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against the foot of the granite wall, and then slowly
ascended the hill leading to Red Square. The lime-trees
in the asphalted streets and squares were in bloom, and
amidst the simple, sweet-smelling blossoms in their clipped
crowns bees were busily humming, completely ignor-
ing the horns of passing automobiles, the clanging and
rattling of street-cars and the shimmering, petrol-furue-
laden haze that arose from the heated asphalt.
So this is Moscow!
After four months in hospital, Alexei was so amazed
by this summer magnificence that he did not, at first,
notice that the capital was in war garb and in the state of
"readiness No. 1", as they called it in the Air Force, that
is to say, ready to rise to meet the enemy at any moment.
The wide street near the bridge was blocked by a big,
ugly barricade consisting of log squares filled with sand:
looking like toy cubes left on the table by a child, square,
concrete gun emplacements with four embrasures towered
at the corners of the bridge. On the grey surface of Red
Square, houses, lawns and avenues were painted in dif-
ferent colours. The shop windows in Gorky Street were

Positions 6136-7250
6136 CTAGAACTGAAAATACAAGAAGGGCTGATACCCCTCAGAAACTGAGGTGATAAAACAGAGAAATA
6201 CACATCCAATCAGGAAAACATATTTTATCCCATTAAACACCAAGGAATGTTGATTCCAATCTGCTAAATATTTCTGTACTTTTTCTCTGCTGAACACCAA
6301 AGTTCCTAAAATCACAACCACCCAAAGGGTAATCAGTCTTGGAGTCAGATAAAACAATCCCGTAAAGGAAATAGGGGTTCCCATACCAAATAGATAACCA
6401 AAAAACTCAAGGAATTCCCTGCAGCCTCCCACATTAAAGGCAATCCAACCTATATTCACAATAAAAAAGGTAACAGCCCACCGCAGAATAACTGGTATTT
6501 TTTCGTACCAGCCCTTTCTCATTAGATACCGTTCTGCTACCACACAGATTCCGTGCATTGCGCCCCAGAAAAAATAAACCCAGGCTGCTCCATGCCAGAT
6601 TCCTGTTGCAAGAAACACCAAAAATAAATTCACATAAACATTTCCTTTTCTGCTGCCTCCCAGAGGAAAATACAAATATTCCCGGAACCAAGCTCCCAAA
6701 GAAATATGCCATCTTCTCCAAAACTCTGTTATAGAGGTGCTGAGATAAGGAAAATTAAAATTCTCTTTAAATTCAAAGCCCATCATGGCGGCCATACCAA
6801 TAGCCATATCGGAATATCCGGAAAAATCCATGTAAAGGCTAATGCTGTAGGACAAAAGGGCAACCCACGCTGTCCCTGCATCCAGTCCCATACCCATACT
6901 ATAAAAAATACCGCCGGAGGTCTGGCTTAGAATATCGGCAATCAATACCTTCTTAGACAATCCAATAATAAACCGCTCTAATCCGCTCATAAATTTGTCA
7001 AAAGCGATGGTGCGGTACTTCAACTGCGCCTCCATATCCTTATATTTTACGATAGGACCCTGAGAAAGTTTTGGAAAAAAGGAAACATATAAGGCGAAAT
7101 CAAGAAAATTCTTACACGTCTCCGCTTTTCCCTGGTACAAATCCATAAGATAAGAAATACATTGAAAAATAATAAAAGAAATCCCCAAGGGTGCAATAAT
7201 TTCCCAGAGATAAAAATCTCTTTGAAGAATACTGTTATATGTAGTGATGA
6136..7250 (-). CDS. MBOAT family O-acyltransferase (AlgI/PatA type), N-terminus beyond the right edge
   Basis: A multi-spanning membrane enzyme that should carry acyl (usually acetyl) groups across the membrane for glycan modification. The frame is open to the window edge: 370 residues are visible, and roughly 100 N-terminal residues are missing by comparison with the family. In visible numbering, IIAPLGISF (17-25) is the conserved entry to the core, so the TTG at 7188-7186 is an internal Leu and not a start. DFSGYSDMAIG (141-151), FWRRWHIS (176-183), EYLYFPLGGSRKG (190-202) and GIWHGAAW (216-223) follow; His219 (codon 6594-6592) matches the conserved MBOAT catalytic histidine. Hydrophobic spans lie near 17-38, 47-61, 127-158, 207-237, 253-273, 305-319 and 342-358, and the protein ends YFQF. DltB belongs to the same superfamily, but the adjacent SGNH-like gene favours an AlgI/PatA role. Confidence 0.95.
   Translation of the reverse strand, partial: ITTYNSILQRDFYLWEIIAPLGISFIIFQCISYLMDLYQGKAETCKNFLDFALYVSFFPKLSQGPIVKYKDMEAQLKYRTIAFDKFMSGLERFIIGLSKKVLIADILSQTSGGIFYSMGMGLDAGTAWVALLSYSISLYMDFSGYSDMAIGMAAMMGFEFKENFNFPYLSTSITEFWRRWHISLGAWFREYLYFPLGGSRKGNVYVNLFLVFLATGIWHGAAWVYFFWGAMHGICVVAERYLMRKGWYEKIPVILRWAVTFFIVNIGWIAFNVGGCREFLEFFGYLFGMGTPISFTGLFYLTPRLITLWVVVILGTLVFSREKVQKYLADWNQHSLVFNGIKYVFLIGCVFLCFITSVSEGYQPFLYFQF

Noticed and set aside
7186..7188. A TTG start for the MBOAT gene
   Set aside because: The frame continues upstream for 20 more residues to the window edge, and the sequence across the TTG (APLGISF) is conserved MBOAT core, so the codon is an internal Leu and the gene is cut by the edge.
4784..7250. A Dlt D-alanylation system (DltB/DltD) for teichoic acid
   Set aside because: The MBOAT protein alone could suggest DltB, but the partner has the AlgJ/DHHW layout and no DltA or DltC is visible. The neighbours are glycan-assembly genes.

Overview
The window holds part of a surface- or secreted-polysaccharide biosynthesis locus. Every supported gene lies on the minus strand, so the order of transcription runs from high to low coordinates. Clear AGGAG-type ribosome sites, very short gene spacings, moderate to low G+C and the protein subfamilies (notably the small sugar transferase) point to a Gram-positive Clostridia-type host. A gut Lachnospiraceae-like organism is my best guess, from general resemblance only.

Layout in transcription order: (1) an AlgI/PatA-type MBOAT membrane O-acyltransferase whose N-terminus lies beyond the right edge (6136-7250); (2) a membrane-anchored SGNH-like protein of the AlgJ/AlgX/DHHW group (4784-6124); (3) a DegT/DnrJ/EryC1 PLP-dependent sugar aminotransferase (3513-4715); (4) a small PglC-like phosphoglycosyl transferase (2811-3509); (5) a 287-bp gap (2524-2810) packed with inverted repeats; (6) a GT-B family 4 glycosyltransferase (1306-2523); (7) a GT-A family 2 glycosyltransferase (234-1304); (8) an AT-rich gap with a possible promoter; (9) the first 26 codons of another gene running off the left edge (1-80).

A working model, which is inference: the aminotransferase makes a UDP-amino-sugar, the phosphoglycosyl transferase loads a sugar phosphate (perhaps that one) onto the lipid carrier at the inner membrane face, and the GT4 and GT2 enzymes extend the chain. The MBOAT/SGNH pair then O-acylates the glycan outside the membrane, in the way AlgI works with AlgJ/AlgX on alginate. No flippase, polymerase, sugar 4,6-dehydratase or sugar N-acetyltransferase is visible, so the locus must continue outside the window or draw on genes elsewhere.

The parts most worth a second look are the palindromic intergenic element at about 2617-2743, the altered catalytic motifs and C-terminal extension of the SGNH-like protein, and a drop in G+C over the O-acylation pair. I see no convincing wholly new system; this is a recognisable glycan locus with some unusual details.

boarded up and protected with sandbags, and in the lanes,
also looking like playthings abandoned by children, lay
rusty "hedgehogs" made from rails. A soldier from the
front, particularly one who had not been in Moscow be-
fore, would not see anything extraordinary in this. The
only things that might have surprised him were the TASS
windows, looking down at passers-by from walls, and
shop windows, and the queer way in which the fronts of
some of the houses were painted, reminding one of the
absurd futurist pictures.
Fairly tired by now, Meresyev, with creaking boots,
and leaning more heavily on his stick, walked up Gorky
Street, looking round for and amazed not to find bomb
pits and craters, wrecked buildings, gaping spaces and
shattered windows. Having served in one of the most
westerly airfields he had been accustomed to hear wave
after wave of German bombers flying eastward over his
dugout almost every night. Before the sounds of one wave
had died out in the distance another would come rolling
over, and sometimes the sky would be roaring all night.
The airmen knew that the fascists were making for Mos-